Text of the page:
Announcing the ESXi-Arm Fling

ESXi on Arm LogoToday is an exciting day for us at VMware and I expect for many of you reading this post: the ESXi bits that run on Arm are now available for you to download and start playing with!  Specifically, we’re excited to release the ESXi-Arm Fling.

So what is ESXi-Arm? And what is a Fling? And what is the goal with all this?  There’s lots to unpack here, so let’s dive right in.


As the name suggests, ESXi-Arm is a version of ESXi built to run on 64-bit Arm processors. Traditionally, ESXi was designed for x86 compute virtualization.  However, a few years ago, a small team of Arm experts at VMware started working on porting ESXi to Arm.  This was a huge technical undertaking.  Not only is ESXi a large codebase, with many technical subtleties, but the underlying semantics of Arm processors are quite different than x86. This required careful testing and modification to ensure ESXi ran on both Arm and x86 platforms while maintaining ESXi’s high standards.

We worked closely with Arm through their Project Cassini to get ESXi-Arm up and running across a wide range of devices to cover data center, edge compute and beyond.  This work included extending hardware standards, firmware standards, and certification beyond the existing Arm server ecosystem, which enabled us to support platforms like SmartNICs and the ubiquitous Raspberry Pi.  We even collaborated on drivers.

Beyond the technical challenges, we have explored the use cases for using Arm processors.   Over the past several years, you’ve seen us demonstrate a number of different use cases at VMworld: mission critical workloads on a wind turbines, running a cluster of ESXi hosts on a single physical server using SmartNICs, vSAN storage servers and witness appliances, and running on AWS Graviton in the cloud.  As we talked with customers and partners, one use case that quickly rose to the top was running ESXi on the Arm processor on a SmartNIC.  So, we kicked off a project to implement that: Project Monterey.

Project Monterey

We announced Project Monterey last week at VMworld.  It’s a rethinking of the hardware architecture underlying VMware Cloud Foundation.  In particular, Project Monterey adds SmartNIC support to VMware Cloud Foundation.  This can deliver some powerful use cases: improved network performance, zero-trust security, storage acceleration, bare metal support in vSphere (!!), and hardware disaggregation through composability.  This is all enabled by ESXi running on the SmartNIC, specifically on Arm-based SmartNICs.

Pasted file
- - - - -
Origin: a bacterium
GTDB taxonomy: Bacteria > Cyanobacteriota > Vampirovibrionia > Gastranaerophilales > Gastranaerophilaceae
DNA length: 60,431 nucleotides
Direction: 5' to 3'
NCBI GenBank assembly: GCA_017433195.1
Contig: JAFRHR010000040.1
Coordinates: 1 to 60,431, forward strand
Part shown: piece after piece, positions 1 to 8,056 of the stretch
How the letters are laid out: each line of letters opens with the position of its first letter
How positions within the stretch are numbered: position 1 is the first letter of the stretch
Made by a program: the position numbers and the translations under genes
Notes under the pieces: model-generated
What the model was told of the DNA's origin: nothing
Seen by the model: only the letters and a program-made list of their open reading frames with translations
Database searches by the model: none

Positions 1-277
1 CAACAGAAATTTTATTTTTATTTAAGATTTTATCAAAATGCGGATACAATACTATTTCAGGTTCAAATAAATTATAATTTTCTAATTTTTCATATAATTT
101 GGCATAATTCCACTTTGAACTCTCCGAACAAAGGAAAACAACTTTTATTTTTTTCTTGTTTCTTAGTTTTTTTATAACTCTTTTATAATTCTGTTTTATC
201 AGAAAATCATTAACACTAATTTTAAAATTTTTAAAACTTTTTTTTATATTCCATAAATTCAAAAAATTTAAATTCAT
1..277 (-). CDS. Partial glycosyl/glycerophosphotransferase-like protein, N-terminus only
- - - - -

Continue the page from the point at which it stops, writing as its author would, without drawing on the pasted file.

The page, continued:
This is the first use case of ESXi-Arm – supporting ESXi running on SmartNICs to deliver all these great benefits of Project Monterey.  We’re already working with customers to better understand their needs around Project Monterey and SmartNICs.  However, we want to learn more about other ways our customers want to use ESXi-Arm.  This brings us to the fling.

ESXi-Arm Fling

A Fling is a VMware program sponsored through the Office of the CTO designed to offer early stage software to the VMware community.  Our customers and the broader VMware community get to take new technology for a test drive and give us valuable feedback on use-cases and opportunities for improvement.  A Fling is not generally available (GA) or production code (and thus not supported), nor is it necessarily on a path to productization. Flings both offer interesting functionality for the broader VMware community and provide a conduit for feedback and insights into how people want to use the technology.  It’s a lightweight mechanism to get new innovation out to customers quickly and efficiently.

We have wanted to release an ESXi-Arm Fling for quite some time.  However, the ESXi code wasn’t quite ready and there wasn’t a lightweight, widely-proliferated Arm platform that fully met our requirements.  We’re happy to say that both of these issues have been addressed!  We’ve matured the ESXi-Arm code such that it works outside of the highly controlled environments we leveraged for demos and implemented broader device driver and platform support.  And with the Raspberry Pi 4 with 8GB now available, we have an easily-accessible hardware platform for ESXi-Arm.

Hence the ESXi-Arm Fling is now here!  As mentioned, these are ESXi bits that you can download and try out yourself.  Ample instructions are included on the Fling site.  We target four platforms: Raspberry Pi 4, as just mentioned, plus Ampere Computing eMAG-based servers for more traditional use-cases and a couple of NXP LayerScape-based Edge/IoT platforms.

ESXi Running on Arm CPUs

Once up and running, the ESXi-Arm Fling can be managed by vCenter Server 7.0 or newer.  On the Fling site we’ve got documentation on some of the things you can do but feel free to try out other things as we believe the majority of vSphere and/or integrations should work. So download it and take it for a spin!

ESXi on Arm Managed by vCenter


As mentioned, we are very interested in your feedback on ESXi-Arm.  What would you like to use it for?  Are you looking at edge use cases?  Data center?  Something else?  What additional features or capabilities does it need?

Here are few ways to engage with us

We want your feedback to help us understand how you’d like to use it.  This will help us appropriately prioritize future plans here.  So please give the ESXi-Arm Fling a try today and let us know what you think!